SAN ANTONIO (CN) — A federal jury in San Antonio on Tuesday began deliberating 11 felony charges against state Senator Carlos Uresti, who is accused of helping to run a multimillion-dollar Ponzi scheme called FourWinds Logistics, a bankrupt fracking enterprise.
“Mr. Uresti is here for his own lies, his own deceit, his own half truths,” Assistant U.S. Attorney Joseph E. Blackwell told jurors in his closing statement. “Each and every investor group was lied to. Deceit and half truths. That’s what he did.”
Uresti, 54, a three-term Democrat from San Antonio, has been on trial since Jan. 22 with co-defendant Gary L. Cain. FourWinds CEO Stanley P. Bates pleaded guilty in January to eight felony charges, including securities fraud, wire fraud and money laundering.
Bates, who faces decades in prison when he is sentenced in April, did not testify at Uresti’s trial.
Prosecutors have depicted Uresti as a cash-strapped politician who used his “well-known name” to steer millions of dollars into the sham company, while hiding its true financial status from investors.
Defense attorneys say Uresti was an unknowing participant in Bates’ start-up company, who “didn’t know what the inner circle knew about FourWinds Logistics.”
“Senator Uresti knew everything the investors knew, and that’s it,” defense attorney Michael McCrum told jurors. “There’s no proof that he knew anything different than sophisticated investors.”
Prosecutors built their case through testimony of almost two dozen witnesses, including FBI and IRS agents and defrauded investors, including star witness Denise Cantu. Prosecutors said Uresti sexually groomed and exploited Cantu, and took nearly $900,000 in the Ponzi scheme that took millions of dollars from other unsuspecting investors.
Cantu, 38, testified that in the months before Uresti began pitching FourWinds to her, he routinely sent her sexually explicit text messages, had sex with her in a back restroom and shower at his law office, and he guaranteed that FourWinds “was as good as gold.”
“He did so much for me and my kids, you know, of course I trusted him. He’s an attorney; he’s a senator. I felt confident. The way he pitched it to me, I was going to make a lot more money,” Cantu told jurors on day nine of the trial.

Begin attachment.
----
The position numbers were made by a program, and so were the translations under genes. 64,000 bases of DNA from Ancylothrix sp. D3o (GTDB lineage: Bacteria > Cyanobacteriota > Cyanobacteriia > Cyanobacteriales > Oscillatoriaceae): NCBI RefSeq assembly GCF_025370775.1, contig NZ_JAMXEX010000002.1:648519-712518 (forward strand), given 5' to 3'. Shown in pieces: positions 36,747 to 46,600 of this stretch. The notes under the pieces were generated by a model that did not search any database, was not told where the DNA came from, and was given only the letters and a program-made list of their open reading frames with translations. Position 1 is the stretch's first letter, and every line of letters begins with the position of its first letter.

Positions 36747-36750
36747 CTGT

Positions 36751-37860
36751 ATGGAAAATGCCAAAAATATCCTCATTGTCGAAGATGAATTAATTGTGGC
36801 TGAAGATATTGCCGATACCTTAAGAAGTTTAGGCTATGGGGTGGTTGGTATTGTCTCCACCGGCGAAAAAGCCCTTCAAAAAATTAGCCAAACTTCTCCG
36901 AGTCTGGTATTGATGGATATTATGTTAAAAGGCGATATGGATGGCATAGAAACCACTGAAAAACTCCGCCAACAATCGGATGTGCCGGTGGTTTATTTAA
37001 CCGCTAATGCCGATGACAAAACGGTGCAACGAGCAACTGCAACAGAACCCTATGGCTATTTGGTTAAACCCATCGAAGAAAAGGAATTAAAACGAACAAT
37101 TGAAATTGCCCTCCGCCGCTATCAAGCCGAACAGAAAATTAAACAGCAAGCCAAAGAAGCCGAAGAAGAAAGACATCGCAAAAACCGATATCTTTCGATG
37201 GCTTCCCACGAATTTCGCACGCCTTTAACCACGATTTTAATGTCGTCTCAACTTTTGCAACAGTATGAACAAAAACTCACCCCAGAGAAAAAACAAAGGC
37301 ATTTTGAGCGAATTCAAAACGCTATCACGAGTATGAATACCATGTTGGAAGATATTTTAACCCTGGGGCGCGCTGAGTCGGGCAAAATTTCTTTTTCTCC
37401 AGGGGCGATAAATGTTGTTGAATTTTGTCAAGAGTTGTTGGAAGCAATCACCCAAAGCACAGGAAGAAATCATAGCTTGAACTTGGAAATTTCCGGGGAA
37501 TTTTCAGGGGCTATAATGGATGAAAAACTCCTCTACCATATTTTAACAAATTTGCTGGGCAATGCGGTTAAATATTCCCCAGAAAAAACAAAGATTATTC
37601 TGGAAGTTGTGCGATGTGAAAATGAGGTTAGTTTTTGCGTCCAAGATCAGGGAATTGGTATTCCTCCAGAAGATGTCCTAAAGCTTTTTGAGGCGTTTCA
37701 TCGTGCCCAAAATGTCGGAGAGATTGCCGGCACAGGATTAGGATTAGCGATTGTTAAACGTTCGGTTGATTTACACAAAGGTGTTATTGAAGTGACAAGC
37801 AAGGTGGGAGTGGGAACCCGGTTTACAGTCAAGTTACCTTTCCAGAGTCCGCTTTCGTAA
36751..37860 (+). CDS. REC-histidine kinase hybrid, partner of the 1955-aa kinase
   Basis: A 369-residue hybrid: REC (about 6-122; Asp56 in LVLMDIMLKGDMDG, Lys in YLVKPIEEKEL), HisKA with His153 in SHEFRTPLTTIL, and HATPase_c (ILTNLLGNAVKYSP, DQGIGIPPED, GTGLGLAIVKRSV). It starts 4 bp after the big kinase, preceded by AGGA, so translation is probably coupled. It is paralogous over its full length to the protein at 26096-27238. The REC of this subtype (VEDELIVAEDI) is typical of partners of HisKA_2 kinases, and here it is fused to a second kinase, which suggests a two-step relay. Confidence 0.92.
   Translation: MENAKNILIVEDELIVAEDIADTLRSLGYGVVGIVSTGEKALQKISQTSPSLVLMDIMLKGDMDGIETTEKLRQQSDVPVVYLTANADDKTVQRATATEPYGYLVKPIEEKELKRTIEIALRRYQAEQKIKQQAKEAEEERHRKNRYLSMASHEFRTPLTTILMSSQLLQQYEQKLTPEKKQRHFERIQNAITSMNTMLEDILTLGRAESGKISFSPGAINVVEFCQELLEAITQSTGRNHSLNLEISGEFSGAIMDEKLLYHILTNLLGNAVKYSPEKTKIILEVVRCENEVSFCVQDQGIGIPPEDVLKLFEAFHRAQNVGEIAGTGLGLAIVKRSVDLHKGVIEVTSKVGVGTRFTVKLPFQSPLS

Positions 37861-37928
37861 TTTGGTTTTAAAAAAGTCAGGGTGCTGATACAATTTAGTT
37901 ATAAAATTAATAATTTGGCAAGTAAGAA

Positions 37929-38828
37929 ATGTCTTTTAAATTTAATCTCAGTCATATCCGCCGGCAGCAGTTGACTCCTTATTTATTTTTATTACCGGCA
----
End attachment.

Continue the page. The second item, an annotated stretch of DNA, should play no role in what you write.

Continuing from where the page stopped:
Prosecutors said Uresti “needed money,” so he solicited Cantu and skimmed $40,000 from her initial $800,000 investment without her knowledge. Uresti had helped Cantu secure a $1 million settlement as her attorney in a wrongful death case involving two of her children.
She sued Uresti in state court. That case is pending.
Uresti, a former Marine and one of 11 Democrats in the 31-member Texas Senate, is married with children. His wife, Lleanna, sat behind him and his defense team throughout the month-long trial, with the exception of Cantu’s lurid testimony.
Uresti was re-elected to a third term in November 2016 with 56 percent of the vote and is not up for election until 2020. A personal injury attorney, Uresti spent a decade in the Texas House before winning election to the District 19 Senate seat in 2006. He took notes at times and scanned the courtroom, but sat mostly without expression at trial.
The investment scheme began to unravel when Cantu, suspicious that her monthly checks had stopped, demanded her investment back. When the FBI became involved, Cantu said, Uresti urged her “not to mention his name.”
Prosecutors say Uresti made $115,000 in seven and a half months of work as FourWinds’ general counsel and investment recruiter. He is charged with two counts of conspiracy, five counts of wire fraud, two counts of securities fraud, engaging in monetary transactions with property derived from specified unlawful activity, and being an unregistered securities broker.
Cain, 61, a consultant, made $210,000. He faces nine felony charges: conspiracy to commit wire fraud, money laundering, and seven counts of engaging in monetary transactions in property derived from specified unlawful activity.
Defense attorney McCrum told the jury of 12, with three alternates, that there was no evidence Uresti knew there was a scheme to defraud investors. He told jurors they must find that the longtime lawmaker knew he was acting with intent to defraud.
Uresti did not testify in his own defense.
Jury deliberations began just before 3 p.m. Senior U.S. District Judge David Ezra has declined two defense requests to dismiss, finding sufficient evidence against Uresti and his co-defendant to hand the case to jurors.
Outside the John H. Wood Jr. Federal Courthouse Tuesday afternoon, Uresti told reporters he feels confident he will be acquitted.
“I stood here almost a year ago on these courthouse steps with my wife and my attorneys and I let the people of San Antonio and the community know that I was not guilty of these charges,” he said.
If convicted of all charges, Uresti faces more than 200 years in prison. He also could lose his law license and will have to forfeit his state Senate seat.